It is not completely clear what signal transduction pathway(s) leads to release of calcium from the endoplasmic reticulum in echinoderms. In sea urchins, the bindin receptor is known to be phosphorylated on its cytoplasmic tail, which probably leads to activation of a signal transduction cascade involving a Src family non-receptor tyrosine kinase. As in other eggs, it is thought that stimulation of a phospholipase C (in this case, PLC gamma) results in production of inositol triphosphate (IP3) and diacylglycerol (DAG). The IP3 is then thought to stimulate release of calcium from the ER.

Image from movie courtesy Mark Terasaki, Univ. of Connecticut, pseudocolored by Jeff Hardin, Univ. of Wisconsin.

In starfish, experiments have been performed to induce expression of an inhibitory form of phospholipase C which would in theory interfere with this pathway, preventing calcium release from the ER. By injecting mRNA for this inhibitory PLC fragment, allowing the oocyte to translate the mRNA to make protein, and then maturing and fertilizing the oocyte, we can test for a role for a particular PLC in fertilization and egg activation. Laurinda Jaffe, Mark Terasaki and colleagues have performed this experiment, using a particular isoform of PLC called PLCgamma. The result is shown here using a calcium indicator dye to visualize calcium transients. The oocyte receiving the inhibitory PLC fragment (an SH2 domain fragment) is on the right. Although the calcium wave is not completely abolished in this experiment, it is significantly delayed, suggesting that PLCgamma is involved. Subsequent experiments in collaboration with Kathy Foltz's laboratory (UC Santa Barbara) suggest the same pathway is used in sea urchins.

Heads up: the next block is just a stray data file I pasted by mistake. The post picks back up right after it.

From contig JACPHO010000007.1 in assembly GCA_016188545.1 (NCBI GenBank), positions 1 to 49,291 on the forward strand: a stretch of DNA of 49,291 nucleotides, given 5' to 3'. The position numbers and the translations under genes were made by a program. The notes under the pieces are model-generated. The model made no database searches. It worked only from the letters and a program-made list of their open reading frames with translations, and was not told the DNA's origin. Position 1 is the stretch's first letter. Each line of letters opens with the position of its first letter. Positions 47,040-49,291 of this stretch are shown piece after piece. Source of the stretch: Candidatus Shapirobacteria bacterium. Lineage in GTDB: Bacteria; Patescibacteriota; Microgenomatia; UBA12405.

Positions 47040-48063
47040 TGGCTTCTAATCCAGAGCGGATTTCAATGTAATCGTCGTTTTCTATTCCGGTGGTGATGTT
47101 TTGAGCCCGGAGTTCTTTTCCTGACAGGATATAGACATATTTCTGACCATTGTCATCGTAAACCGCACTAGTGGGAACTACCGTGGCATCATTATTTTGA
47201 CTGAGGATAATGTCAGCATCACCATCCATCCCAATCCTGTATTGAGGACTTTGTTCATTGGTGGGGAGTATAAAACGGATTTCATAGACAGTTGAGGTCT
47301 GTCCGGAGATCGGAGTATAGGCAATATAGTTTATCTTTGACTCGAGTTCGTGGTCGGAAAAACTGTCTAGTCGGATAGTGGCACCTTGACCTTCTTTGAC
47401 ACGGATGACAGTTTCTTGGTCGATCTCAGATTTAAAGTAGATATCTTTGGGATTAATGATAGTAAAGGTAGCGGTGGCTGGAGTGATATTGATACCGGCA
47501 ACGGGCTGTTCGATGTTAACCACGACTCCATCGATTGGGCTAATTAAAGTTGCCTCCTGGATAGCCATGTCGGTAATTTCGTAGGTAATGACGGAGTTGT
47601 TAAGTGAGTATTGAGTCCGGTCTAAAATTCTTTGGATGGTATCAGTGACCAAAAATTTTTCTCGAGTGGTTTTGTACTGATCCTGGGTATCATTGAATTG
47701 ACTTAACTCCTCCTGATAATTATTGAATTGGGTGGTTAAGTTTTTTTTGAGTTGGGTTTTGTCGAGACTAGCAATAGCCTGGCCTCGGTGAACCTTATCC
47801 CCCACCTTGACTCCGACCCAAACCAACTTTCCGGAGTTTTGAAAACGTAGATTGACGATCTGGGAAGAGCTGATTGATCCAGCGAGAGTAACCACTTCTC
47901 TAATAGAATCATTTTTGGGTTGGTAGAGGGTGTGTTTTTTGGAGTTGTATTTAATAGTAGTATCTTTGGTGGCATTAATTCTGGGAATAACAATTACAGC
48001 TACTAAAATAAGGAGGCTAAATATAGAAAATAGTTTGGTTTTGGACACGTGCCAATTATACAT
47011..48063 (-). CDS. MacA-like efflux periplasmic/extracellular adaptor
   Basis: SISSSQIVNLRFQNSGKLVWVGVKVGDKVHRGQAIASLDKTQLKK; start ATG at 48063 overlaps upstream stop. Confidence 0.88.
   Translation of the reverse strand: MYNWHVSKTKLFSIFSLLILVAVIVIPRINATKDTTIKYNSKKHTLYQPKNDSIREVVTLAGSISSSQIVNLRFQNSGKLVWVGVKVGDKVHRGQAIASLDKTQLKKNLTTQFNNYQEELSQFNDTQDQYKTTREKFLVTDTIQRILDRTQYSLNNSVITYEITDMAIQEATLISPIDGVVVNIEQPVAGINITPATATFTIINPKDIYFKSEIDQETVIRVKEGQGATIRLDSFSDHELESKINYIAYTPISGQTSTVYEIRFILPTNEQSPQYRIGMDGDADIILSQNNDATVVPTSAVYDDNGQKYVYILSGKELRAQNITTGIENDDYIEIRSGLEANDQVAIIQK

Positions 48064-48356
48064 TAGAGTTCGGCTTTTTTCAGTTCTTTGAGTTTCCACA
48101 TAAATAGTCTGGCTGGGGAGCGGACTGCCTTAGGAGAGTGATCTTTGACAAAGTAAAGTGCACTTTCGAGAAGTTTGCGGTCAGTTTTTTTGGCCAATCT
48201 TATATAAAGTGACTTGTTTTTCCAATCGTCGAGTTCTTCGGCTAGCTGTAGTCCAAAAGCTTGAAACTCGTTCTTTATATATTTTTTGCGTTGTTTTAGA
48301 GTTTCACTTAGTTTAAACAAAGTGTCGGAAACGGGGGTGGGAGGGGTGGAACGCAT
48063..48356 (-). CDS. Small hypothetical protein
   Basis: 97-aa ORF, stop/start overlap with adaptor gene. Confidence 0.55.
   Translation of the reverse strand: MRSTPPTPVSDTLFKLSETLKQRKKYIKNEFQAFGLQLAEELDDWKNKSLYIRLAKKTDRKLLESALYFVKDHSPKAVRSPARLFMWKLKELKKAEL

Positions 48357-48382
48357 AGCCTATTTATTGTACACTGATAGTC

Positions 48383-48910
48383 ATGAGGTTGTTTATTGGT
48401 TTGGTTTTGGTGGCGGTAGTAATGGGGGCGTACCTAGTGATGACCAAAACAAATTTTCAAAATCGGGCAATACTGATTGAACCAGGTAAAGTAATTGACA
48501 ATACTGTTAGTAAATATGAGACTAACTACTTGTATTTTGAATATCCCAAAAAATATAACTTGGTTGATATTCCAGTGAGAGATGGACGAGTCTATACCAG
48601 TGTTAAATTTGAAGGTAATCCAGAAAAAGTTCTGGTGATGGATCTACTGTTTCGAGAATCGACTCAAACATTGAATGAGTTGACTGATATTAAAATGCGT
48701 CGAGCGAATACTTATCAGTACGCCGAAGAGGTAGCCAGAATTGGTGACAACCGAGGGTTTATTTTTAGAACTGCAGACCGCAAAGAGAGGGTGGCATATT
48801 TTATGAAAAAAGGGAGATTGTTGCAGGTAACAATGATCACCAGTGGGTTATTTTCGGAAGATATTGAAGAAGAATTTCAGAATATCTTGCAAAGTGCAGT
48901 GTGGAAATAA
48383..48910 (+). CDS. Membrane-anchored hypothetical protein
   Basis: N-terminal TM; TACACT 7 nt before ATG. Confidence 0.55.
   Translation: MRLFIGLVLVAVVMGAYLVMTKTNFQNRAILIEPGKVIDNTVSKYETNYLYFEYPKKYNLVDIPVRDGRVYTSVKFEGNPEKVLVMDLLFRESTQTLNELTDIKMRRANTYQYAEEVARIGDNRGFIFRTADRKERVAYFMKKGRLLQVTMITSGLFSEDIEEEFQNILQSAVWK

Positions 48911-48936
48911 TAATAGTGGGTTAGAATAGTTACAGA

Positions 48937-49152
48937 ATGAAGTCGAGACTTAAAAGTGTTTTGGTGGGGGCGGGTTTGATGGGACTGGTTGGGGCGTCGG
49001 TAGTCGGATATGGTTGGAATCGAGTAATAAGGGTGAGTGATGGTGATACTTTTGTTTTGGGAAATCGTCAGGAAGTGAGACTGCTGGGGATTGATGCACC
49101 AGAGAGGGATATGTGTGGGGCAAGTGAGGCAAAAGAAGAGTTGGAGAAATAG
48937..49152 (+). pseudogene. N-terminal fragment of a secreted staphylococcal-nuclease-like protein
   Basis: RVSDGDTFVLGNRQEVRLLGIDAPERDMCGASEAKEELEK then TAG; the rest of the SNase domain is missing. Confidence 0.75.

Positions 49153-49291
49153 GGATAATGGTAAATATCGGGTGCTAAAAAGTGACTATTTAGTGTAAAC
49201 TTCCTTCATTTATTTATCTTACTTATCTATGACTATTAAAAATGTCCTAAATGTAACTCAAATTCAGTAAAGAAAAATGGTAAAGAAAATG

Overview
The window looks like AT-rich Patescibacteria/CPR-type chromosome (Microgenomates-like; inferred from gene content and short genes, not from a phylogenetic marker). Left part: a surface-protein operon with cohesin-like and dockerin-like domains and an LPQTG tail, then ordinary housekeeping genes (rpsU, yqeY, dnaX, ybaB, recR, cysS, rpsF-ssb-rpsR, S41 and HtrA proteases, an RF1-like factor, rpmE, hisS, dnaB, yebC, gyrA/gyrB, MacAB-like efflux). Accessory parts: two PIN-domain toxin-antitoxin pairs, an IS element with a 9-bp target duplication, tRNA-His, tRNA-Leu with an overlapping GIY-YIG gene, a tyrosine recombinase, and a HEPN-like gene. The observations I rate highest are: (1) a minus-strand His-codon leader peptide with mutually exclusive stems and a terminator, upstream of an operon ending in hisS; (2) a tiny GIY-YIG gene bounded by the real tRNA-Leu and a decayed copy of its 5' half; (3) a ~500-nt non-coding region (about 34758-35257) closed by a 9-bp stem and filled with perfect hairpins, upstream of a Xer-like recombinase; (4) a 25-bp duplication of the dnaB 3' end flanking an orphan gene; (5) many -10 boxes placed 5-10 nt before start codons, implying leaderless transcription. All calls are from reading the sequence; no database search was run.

Inhibition of calcium dynamics (2.6 Mb)

If Src activity is "upstream" of (i.e., acts earlier than) PLC, then injection of Src would be expected to activate PLC at the plasma membrane, leading to calcium release. Moreover, if PLC generates IP3, then IP3 should act to stimulate calcium release, leading to a wave of calcium release throughout the egg by acting at the endoplasmic reticulum. Injection of Src and IP3 has been performed in several different animal eggs, including starfish, as shown here in work done by Laurinda Jaffe and Mark Terasaki, Univ. of Connecticut.

Left: injection of unphosphorylated Src into starfish oocytes results in a delayed release of calcium from site snear the plasma membrane as visualized by a ckaciunm indicator. Right: injection of IP3 cause rapid calcium release immediately surrounding the site of injection. Images adapated from work by Laurinda Jaffe and Mark Terasaki, Univ. of Connecticut.

Taken together, this work suggests that a Src-dependent activation of PLC leads to production of IP3 and hence the calcium wave associated with fertilization. The elevation in calcium levels can be visualized dynamically, as the two movies below from Laurinda Jaffe and Mark Terasaki (Univ. of Connecticut) show.

Injection of Src (4.1 Mb)
Injection of IP3 (0.7 Mb)